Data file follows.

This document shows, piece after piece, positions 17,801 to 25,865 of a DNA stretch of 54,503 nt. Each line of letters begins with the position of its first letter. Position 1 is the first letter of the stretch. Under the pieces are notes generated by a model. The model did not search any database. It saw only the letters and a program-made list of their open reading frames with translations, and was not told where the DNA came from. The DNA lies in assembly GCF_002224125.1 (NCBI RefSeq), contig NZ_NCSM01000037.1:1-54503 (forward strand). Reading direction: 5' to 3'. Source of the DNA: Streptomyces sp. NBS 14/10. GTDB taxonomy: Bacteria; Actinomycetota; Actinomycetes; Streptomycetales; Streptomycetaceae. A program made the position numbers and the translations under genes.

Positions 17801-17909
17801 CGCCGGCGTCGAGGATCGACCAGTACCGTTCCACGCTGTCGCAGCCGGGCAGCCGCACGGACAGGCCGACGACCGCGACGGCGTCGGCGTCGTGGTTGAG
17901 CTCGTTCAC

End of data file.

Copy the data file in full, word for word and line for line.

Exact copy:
This document shows, piece after piece, positions 17,801 to 25,865 of a DNA stretch of 54,503 nt. Each line of letters begins with the position of its first letter. Position 1 is the first letter of the stretch. Under the pieces are notes generated by a model. The model did not search any database. It saw only the letters and a program-made list of their open reading frames with translations, and was not told where the DNA came from. The DNA lies in assembly GCF_002224125.1 (NCBI RefSeq), contig NZ_NCSM01000037.1:1-54503 (forward strand). Reading direction: 5' to 3'. Source of the DNA: Streptomyces sp. NBS 14/10. GTDB taxonomy: Bacteria; Actinomycetota; Actinomycetes; Streptomycetales; Streptomycetaceae. A program made the position numbers and the translations under genes.

Positions 17801-17909
17801 CGCCGGCGTCGAGGATCGACCAGTACCGTTCCACGCTGTCGCAGCCGGGCAGCCGCACGGACAGGCCGACGACCGCGACGGCGTCGGCGTCGTGGTTGAG
17901 CTCGTTCAC